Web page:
Nearly a year ago, Peter Grant received a phone call from a man in Tennessee who felt like he had no reason to live. He had terminal cancer and felt like nobody cared about him. He went to a Walmart and bought a gun, but before he pulled the trigger, he made one final phone call. It rang at the VA Crisis Hotline Call Center in Canandaigua, N.Y., and Grant answered. The man was mad. He was upset. He was giving up. He told Grant he was going to put the gun in his mouth and blow his brains out.
“The first thing I did was try to connect with him that we cared about him, that we can get him the help he needed,” Grant says. “I just worked on convincing him that whatever he was going through, he didn’t have to go through it by himself, and that there was support for him, there was help for him, and that we would facilitate that for him to get him what he’d been looking for.”
At that point, the man calmed down. Grant contacted the police and other emergency personnel in Tennessee. They went over to his house and were able to rescue him. The whole situation ended in less than an hour, but it was the most critical hour for people on both ends of the line.
This scenario is not unique. It happens every single day at the suicide hotline call center, the only one in the country. The center receives about 22,000 calls every month from veterans and active-duty military members who have lost hope and are thinking about committing suicide. The center’s 275 health science specialists work 24 hours a day, seven days a week, 365 days a year to listen to those who cry out for help.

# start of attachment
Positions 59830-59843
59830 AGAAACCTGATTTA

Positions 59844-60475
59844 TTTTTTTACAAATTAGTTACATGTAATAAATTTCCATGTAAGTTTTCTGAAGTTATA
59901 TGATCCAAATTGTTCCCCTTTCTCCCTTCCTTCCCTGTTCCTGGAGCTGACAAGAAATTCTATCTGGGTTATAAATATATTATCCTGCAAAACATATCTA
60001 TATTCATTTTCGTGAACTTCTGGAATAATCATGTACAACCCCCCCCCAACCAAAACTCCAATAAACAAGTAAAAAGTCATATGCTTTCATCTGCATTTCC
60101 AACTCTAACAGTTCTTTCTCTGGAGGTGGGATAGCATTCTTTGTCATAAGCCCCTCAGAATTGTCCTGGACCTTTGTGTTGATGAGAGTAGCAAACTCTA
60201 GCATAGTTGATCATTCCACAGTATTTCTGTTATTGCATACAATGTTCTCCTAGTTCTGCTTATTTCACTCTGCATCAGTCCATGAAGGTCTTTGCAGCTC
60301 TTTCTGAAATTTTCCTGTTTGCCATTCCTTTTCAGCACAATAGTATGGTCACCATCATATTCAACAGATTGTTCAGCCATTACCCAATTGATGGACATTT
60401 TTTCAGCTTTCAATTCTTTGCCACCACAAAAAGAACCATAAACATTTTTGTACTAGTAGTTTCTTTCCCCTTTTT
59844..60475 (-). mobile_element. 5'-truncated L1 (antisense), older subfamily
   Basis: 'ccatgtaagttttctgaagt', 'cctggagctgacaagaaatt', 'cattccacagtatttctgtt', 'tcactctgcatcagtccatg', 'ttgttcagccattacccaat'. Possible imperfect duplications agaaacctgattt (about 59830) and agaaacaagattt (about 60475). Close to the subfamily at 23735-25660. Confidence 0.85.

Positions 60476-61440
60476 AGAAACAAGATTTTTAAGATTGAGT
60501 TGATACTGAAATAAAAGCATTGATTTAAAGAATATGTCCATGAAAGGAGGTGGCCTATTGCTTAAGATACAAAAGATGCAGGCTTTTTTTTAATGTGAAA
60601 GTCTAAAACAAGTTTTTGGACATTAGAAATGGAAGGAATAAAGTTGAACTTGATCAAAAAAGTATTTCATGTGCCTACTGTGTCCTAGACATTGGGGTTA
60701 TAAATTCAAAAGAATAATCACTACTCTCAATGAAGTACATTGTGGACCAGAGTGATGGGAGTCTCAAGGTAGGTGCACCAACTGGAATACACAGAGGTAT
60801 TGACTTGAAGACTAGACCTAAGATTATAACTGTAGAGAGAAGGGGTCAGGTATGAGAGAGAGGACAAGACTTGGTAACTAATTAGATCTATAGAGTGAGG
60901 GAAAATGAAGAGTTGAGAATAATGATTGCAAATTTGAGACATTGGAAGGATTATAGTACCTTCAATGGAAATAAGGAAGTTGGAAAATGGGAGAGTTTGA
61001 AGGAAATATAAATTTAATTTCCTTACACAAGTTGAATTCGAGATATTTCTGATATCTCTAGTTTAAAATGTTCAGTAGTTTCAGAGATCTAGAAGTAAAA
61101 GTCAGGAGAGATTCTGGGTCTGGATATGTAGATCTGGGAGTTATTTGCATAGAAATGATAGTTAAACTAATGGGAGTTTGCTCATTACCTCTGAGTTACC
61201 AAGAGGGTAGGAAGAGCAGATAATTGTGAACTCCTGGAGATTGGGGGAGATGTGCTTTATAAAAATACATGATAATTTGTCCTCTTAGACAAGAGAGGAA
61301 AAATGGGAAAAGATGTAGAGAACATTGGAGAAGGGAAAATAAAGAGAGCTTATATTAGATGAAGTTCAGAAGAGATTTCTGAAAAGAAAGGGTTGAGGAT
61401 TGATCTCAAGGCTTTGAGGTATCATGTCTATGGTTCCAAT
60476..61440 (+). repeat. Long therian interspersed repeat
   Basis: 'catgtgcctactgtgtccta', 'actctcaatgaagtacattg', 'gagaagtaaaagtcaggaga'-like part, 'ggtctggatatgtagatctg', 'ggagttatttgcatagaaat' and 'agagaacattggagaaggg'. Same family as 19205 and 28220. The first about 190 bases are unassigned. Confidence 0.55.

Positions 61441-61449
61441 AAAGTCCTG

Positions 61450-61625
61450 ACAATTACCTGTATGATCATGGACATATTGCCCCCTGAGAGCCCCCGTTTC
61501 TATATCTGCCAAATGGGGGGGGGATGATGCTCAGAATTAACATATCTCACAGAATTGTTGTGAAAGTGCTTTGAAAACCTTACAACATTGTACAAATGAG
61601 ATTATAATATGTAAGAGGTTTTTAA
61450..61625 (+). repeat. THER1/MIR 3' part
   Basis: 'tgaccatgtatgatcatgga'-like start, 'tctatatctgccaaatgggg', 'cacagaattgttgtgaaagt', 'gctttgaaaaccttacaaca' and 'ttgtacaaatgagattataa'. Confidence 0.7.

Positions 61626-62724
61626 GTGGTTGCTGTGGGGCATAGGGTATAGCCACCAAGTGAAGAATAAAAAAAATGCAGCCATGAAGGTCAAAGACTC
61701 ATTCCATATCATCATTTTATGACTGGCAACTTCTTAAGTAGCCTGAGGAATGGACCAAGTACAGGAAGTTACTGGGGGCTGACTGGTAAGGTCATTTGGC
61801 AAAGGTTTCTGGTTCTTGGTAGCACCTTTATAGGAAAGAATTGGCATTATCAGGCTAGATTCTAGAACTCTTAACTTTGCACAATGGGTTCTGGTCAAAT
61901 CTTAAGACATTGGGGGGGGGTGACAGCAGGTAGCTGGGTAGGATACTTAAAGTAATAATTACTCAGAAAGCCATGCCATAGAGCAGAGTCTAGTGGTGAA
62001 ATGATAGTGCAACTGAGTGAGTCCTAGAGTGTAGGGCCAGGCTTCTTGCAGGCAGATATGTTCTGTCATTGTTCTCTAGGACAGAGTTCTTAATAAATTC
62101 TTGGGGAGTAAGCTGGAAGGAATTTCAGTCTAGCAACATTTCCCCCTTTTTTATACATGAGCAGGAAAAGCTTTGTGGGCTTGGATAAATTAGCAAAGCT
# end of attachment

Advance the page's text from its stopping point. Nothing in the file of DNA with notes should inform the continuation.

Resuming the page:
If you or someone you know is talking about wanting to die, call
1-800-273-8255 and Press 1,
Chat online or send a text message to 838255 to receive confidential support.
Veterans have the highest suicide rate of any population in America: 22 veterans kill themselves every day. What Grant and his colleagues do helps stem the epidemic of veteran suicides. They work behind the scenes to protect those who protect us. Most of the times, they are the only ones who stand between a veteran and his/her death. Since the call center was launched in 2007, they have fielded more than 1.5 million calls, making more than 45,000 lifesaving rescues.
Grant’s and his colleagues’ stories are being told in an HBO documentary, "Crisis Hotline: Veterans Press 1," that just won an Oscar last weekend. For men and women of Canandaigua, this is an ultimate nod for the kind of job that very few people know of.
“I am very proud of the people I have worked with for five and a half years. I think that kind of national recognition is long overdue,” says Grant, who is also vice president of AFGE Local 3306 which represents call center employees. “I can’t tell you how many times I’ve run into those situations [where someone is putting a gun in his mouth] and not just me but all of us. That’s just what we do. And then we go home and do it again the next day.”
Responders care deeply about veterans who call in for help. In the documentary, first aired in late 2013, a crisis line staffer tries to convince a former Marine not to kill himself by reminding him of his five children who wouldn’t have a father. Other staffers tried to track down a sailor who called in but hung up before they could identify him. They had to work with the phone company and base officers to locate the caller.
But like any stressful job, it’s taking its toll on the responders, some of whom have to ask to be assigned to another position for a few months to reenergize before returning to making a difference in another person’s life again. It takes a special kind of person to do this kind of work, and AFGE salutes every single one of them.
“Day in day out, our dedicated employees go to work with the task of saving veterans' lives. I hope that films such as this will help shed a light on the battles veterans face when they return home and the necessary services provided by our VA employees,” says AFGE National VA Council President Alma Lee.